President Barack Obama asks members of Congress to fulfill his threat that Bashar Assad’s regime would suffer “enormous consequences” if the Syrian leader used, or even transported, his stores of chemical weapons.
Any presidential call to arms deserves scrutiny and, if it’s deemed justified, citizens’ deference: The first duty of the person we elect as commander in chief is to defend the U.S. and its interests as he or she sees fit. Obama’s backers say congressional refusal to heed this call to arms would, because of his numerous and globally broadcast threats, savage the credibility of the U.S. government in capitals worldwide.
Yes, the credibility of a president, and a Congress, matters around the globe. But for this republic to command the respect and cooperation of its citizens, that cred needs to be most fundamental, most solid, here at home. Yet at this juncture, proponents of an attack have not established the necessity that such a request demands. Until the president builds that credibility, a congressional vote authorizing an attack risks alienating and inflaming an American populace that neither understands the need for military action nor trusts Washington to avoid a debacle.
The administration makes a compelling case for a harsh response against Syria, but not for why that task falls to a Coalition of One, or even a Coalition of Not Very Many. The point here is not that public opinion polls find strong opposition among Americans: We elect members of Congress to vote from their consciences and special knowledge, not merely to do whatever a majority of their constituents want. But going to war — and however narrowly “tailored” the mission, that is what we as a nation are debating — needs to be demonstrably in this country’s interest.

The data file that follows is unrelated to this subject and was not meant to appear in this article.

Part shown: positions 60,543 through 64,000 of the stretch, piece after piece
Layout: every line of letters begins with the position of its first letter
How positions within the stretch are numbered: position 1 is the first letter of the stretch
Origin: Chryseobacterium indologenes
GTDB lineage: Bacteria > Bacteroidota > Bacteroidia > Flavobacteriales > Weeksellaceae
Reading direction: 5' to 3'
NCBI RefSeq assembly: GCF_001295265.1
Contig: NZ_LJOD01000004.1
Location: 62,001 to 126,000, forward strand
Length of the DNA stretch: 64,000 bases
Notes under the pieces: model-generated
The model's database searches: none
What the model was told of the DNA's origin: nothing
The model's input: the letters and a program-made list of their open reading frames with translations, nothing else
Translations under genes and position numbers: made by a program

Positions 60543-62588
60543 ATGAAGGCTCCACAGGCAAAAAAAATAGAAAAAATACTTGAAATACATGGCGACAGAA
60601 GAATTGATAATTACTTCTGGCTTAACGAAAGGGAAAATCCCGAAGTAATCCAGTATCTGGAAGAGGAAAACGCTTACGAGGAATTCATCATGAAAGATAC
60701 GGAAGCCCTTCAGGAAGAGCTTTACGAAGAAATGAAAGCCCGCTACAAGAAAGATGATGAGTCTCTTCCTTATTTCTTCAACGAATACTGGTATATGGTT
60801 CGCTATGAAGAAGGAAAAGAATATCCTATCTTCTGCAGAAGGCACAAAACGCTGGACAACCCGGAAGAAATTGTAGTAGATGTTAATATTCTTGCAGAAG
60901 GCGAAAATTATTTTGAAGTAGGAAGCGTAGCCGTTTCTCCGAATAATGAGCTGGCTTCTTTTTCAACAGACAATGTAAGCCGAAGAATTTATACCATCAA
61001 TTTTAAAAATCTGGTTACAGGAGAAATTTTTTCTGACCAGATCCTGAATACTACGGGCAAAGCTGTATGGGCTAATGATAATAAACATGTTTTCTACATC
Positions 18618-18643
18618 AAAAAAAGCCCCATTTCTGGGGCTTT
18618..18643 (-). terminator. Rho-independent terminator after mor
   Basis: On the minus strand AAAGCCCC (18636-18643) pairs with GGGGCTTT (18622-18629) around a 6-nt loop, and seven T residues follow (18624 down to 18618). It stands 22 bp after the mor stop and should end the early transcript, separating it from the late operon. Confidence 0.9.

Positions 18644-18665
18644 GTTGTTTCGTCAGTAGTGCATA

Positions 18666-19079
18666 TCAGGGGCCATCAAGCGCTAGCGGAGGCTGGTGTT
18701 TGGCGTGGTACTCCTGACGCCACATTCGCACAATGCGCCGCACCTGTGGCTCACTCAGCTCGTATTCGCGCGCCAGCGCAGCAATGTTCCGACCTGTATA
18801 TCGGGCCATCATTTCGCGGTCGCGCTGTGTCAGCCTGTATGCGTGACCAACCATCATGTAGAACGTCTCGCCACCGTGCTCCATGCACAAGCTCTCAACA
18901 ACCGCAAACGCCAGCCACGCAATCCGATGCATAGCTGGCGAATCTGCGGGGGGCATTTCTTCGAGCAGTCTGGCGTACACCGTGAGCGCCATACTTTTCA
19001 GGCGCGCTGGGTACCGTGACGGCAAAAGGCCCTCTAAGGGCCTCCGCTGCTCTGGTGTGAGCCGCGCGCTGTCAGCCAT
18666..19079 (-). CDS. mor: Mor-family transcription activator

President Obama has not yet established that case to anything approaching the satisfaction of his fellow Americans. He may do so in the days and weeks ahead — time he also can exploit to insist on United Nations involvement in avenging, and ending, the horror show in Syria. If Russian President Vladimir Putin wants to veto U.N. action, and make slaughter in Syria his wholly owned subsidiary, at least he’ll have done so in public.
If and when Obama does amass domestic and global support, we may join him in advocating that our senators and representatives authorize military action.
At this point, though, we cannot ask members of Congress to support his call for a use-of-force resolution.